February 14, 2014

When they worked together at the Washington bureau of the St. Louis Post-Dispatch, Margie Freivogel and Bill Freivogel had to hand their kids off to each other twice while on big stories.

“The first time, I brought the kids to George Washington Hospital to take over for Margie, who was covering the attempted assassination of Ronald Reagan,” Bill said in an e-mail. (Margie was my editor at the St. Louis Beacon.) “I gave her the kids and she gave me the notes. The second time was eight years later when we both covered Gephardt’s presidential run. We traded the kids at Dulles airport as I came back from Iowa and she went off to New Hampshire.”

What’s the best thing about having a journalist for a Valentine? The worst? I asked lots of journalist couples that question on Thursday. Here are their answers. (I realized while writing this that all of my editors have been part of a couple. If you’re one-half of a journalist couple and want to answer, too, send them to me at khare@poynter.org. I’ll be updating all day.)

Jessanne Collins, editor-in-chief, Mental Floss, and Joe Pompeo, senior reporter, Capital New York

Jessanne: Best — I always have somebody to talk to about work.

Worst — We ALWAYS talk about work!

Joe: Best — Journalists tend to be big drinkers.

Worst — Journalists tend to drink too much.

Holly Taylor and Nate Taylor, submitted photo

Nate Taylor, sports reporter, The New York Times, and Holly Taylor, associate art director at Martha Stewart Living Omnimedia

Nate: I think the best thing is I’m able to get creative in showing my wife, Holly, how much I love her. She likes flowers, but she really appreciates seeing my words on paper, so I always try to share with her how important she is to me. It’s always fun to see what I wrote her a few years ago compared to what I want to say to her in the current year. I was also able to buy her some excellent Godiva chocolate this year before taking my flight to Texas to work on two feature stories. So Valentine’s Day came early for her this year.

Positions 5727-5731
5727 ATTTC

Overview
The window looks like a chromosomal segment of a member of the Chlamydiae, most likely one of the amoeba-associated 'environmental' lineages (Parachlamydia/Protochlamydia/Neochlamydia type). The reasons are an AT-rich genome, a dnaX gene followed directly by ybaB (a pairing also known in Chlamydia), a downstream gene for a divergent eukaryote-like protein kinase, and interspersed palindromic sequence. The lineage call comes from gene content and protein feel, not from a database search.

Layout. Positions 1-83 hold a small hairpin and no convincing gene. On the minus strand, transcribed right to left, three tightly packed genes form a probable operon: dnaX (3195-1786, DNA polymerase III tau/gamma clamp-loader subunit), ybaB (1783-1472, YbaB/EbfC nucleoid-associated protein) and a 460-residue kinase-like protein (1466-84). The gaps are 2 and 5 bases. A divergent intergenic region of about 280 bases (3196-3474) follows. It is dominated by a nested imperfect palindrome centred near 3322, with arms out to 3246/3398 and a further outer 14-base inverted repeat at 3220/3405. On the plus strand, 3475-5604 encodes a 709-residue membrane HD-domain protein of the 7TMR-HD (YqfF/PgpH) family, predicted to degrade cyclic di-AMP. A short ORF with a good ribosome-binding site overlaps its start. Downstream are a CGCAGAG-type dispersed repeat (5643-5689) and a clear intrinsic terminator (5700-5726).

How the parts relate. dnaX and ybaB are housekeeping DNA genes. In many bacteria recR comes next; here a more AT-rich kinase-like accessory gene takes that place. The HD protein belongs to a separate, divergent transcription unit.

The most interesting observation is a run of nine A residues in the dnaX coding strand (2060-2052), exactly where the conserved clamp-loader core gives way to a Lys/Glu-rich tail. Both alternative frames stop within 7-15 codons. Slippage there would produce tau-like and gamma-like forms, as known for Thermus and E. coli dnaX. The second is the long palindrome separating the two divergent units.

The worst part is just not being there on the day. But we schedule around it. I try to surprise her, but it is always strange to see people in a loving mode when you know you’re wife is hundreds of miles away.

Holly: Best — The way he recounts our love story to me. Each time there’s new reflections, even though it’s the same storyline.

Worst — Our plans or date nights sometimes have to change on a whim if news breaks.

Preston Rudie and Veronica Cintron, submitted photo

Preston Rudie, reporter, WTSP TV, Tampa/St. Petersburg, Fla., and Veronica Cintron, anchor/reporter, Bay News 9

Preston: Best — That’s easy… the card. As a journalist Veronica has a way of expressing her thoughts on paper and more than anything, reading her Valentine’s Day card is the highlight of my day. It leaves me with the most wonderful feeling.

Worst — Our schedules. Veronica works nights and I work during the day so we don’t get to see much of each other when Valentine’s Day falls during the week like this year. So our romantic night out will be Saturday. But trust me, that’s a small price to pay after we did long distance (MA to FL) for 5-years. After that I can honestly say distance does make the heart grow fonder. I also think the years spent apart made us value and appreciate each other even more.

Veronica: Best — I love that he “gets it”. As a journalist, he understands when I can’t chat because I’m busy with breaking news. He understands the deadlines…the long hours, the stress. Preston totally gets where I’m coming from because he’s been there so he’s very supportive. It’s comforting.

Worst — Our schedules. Preston works days and I work nights. That means we don’t have the luxury of having “date nights” during the week, such as a romantic dinner on Valentine’s Day. Instead, I get creative.

Caitlin Kelly, freelance writer and non-fiction author, and Jose R. Lopez, photo editor, The New York Times (Both were snowed in on Thursday, Kelly wrote: “he claimed the bedroom and cellphone — I’ve got the dining table and landline.”)

Caitlin: Best — When they’re emailing at 3 a.m. I know it’s a convo with a staffer in Beijing or assigning a freelancer in Mumbai — not some chippy they’re stepping out with. (Becs I can see the story/photo in the paper, too.) Also, we swear a lot.

Steve Korris and Linda Lockhart, submitted photo

Linda Lockhart, outreach specialist for St. Louis Public Radio and The Beacon, and Steve Korris, freelance journalist